Last week, The Independent published a harrowing interview with a student who began working in the sex industry at 19 to make enough money to pay her rent and remain in higher education. She takes both “incalls”, clients who come to her, and “outcalls”, clients who she goes to meet. The horrific scenarios that could ensue do not bear thinking about but must be confronted. ‘Sophie’, using a pseudonym for her own protection, sums up what we are all thinking: “You can pull out every stop to make sure you are going to be okay, and it just doesn’t always work that way.”
Now more than ever, a university education is synonymous with thousands of pounds worth of debt. Following broken government promises, the trebling of tuition fees in 2012 now sees the average student receiving their degree with upwards of £40,000 to return to the Student Loans Company. Inflation and mounting living costs mean that despite governmental claims of their ‘generous package’ of student support, student maintenance loans are often insufficient to cover rent and daily expenditure and so for many students a shortfall still remains to be covered.
Luckier students may have parents both willing and able to contribute to this deficit, but in a grim financial climate where the economy is only just beginning to show signs of improvement, this is very often not the case. Demanding studies and a lack of readily available part-time jobs also contribute to the problem, making the flexible, cash in hand nature of sex work appealing to a growing number of students.
Sophie’s case study is by no means an anomaly. According to recent research, as many as six per cent of students will be involved in sex work at some point during their university careers; for medics, the figure is around ten per cent. Although in recent years the NUS and university unions have been more willing to discuss the issue, evidence suggests that the problem continues to grow. The English Collective of Prostitutes, which runs a helpline from its base in London, said the number of calls it receives from students has at least doubled in the past year, indicative that action must be taken swiftly to ensure the safety of these young people.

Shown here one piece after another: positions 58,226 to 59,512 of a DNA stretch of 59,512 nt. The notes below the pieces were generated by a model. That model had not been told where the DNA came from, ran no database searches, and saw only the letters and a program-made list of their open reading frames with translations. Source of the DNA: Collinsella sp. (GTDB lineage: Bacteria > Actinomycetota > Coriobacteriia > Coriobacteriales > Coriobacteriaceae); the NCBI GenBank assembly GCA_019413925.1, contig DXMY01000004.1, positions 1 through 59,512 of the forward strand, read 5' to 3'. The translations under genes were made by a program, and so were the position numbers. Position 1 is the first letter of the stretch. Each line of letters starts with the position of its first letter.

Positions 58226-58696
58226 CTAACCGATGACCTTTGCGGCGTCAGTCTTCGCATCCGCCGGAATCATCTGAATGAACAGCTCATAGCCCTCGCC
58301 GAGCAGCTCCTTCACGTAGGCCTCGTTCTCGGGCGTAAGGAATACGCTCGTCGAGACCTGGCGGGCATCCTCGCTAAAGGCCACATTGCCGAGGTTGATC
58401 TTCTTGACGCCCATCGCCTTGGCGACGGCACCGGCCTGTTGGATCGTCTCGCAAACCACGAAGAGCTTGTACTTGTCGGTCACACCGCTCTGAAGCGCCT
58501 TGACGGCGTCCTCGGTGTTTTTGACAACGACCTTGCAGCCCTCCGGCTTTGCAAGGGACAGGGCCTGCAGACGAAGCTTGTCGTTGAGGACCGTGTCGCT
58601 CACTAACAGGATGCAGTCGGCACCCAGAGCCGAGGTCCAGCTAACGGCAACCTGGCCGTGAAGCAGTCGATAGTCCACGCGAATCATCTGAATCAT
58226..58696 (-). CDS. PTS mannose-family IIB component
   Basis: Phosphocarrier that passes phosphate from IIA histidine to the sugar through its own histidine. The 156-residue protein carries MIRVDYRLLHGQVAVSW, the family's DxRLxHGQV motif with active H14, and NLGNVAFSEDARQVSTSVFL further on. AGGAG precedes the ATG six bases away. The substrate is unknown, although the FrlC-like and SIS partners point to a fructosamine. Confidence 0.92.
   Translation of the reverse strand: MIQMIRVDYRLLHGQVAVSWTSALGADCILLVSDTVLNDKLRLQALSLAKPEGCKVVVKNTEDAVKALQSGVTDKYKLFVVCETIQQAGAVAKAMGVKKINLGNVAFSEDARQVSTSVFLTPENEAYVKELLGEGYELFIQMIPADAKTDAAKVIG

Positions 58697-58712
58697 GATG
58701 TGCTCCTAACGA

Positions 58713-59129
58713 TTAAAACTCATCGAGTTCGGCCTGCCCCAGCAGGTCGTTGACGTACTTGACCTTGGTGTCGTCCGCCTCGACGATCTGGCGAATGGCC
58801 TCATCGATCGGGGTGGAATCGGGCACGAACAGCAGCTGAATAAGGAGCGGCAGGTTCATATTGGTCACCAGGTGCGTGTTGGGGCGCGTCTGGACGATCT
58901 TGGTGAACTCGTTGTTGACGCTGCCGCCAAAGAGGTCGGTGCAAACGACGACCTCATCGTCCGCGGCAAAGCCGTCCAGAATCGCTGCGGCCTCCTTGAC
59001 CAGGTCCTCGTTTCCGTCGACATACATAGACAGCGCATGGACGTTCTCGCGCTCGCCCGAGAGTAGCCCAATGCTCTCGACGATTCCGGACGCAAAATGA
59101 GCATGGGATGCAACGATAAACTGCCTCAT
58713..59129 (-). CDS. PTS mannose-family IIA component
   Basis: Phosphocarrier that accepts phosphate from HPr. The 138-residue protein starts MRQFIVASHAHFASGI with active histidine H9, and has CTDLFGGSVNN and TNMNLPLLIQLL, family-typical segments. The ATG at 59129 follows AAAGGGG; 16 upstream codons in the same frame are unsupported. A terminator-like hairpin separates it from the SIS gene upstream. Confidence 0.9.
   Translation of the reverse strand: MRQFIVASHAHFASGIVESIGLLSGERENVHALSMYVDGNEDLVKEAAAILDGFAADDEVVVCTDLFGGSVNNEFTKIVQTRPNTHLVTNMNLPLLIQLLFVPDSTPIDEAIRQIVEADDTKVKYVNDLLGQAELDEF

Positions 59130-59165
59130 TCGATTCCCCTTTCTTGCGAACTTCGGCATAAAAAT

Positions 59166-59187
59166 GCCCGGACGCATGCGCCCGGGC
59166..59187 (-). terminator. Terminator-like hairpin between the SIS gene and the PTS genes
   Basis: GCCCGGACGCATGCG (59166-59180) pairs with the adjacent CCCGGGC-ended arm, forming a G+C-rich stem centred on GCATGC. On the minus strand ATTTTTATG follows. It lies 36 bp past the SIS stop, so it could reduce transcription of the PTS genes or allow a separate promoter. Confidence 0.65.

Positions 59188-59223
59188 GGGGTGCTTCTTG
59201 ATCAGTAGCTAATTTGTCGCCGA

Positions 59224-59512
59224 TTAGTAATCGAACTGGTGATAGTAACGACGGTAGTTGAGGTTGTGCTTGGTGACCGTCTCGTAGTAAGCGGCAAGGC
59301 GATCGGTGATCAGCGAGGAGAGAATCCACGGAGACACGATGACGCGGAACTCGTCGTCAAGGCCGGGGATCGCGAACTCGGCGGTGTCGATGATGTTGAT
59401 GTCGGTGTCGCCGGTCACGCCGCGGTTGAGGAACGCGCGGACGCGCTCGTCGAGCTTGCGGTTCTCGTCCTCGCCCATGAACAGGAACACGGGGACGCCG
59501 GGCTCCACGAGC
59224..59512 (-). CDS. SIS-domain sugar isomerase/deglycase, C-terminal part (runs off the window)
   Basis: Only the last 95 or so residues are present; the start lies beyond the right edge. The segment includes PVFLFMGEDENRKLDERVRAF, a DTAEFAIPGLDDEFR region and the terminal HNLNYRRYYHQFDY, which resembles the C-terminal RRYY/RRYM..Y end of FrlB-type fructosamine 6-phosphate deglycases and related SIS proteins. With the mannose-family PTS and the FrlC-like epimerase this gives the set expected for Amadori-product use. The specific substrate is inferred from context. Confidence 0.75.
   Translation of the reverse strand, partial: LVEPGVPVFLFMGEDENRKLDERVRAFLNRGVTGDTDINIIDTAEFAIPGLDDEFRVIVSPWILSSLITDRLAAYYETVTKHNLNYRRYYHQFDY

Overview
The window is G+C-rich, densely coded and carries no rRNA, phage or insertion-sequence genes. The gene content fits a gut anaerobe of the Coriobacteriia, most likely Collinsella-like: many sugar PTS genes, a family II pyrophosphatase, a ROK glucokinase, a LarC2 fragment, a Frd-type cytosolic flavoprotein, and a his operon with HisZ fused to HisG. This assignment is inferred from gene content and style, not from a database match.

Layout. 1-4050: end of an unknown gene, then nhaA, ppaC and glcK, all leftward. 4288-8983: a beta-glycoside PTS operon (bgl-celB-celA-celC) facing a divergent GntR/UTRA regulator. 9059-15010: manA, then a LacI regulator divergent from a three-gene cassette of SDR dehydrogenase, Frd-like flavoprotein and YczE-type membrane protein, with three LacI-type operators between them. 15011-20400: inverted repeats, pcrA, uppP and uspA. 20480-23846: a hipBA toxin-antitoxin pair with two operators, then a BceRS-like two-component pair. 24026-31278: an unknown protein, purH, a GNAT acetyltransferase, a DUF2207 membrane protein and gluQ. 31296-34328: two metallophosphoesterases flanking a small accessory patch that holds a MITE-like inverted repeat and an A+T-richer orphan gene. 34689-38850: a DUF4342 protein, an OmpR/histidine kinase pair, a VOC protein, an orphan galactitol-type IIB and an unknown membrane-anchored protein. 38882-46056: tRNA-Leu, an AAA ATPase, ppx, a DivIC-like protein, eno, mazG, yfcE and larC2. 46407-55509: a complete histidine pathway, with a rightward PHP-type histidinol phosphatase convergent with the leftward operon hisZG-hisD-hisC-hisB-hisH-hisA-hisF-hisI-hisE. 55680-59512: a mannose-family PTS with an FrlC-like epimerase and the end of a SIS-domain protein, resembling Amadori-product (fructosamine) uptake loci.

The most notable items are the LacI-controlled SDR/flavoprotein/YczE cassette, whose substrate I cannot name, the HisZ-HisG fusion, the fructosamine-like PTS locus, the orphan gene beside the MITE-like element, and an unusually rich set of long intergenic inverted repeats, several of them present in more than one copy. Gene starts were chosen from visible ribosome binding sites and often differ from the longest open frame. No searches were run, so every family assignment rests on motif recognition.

Students operating as sex workers are particularly vulnerable, often leading double lives to escape the judgement of their more financially secure peers. The Student Sex Work Project was founded as an acknowledgement that relatively little is known about sex work among students. The project is dedicated to both research and providing support for sex workers. For as long as students struggle to make ends meet, sex work will continue to be a viable option to make money quickly. Similar projects, preferably on a national level, must therefore be implemented to ensure advice can be given and safety is always paramount.
As universities receive more funding than ever before, the NUS should be ensuring that more of this money is used to provide grants and other financial support to the students who find themselves in these desperate situations. Research has also shown that the number of students taking part in medical experiments and using gambling as ways to make money is also on the increase, further indications of the dire state of affairs tantamount to ‘student living’. Ultimately, accountability falls on those responsible for ruthless funding cuts to student support; it is both distressing and unsurprising that the government remains silent on a problem that its policies are at the heart of.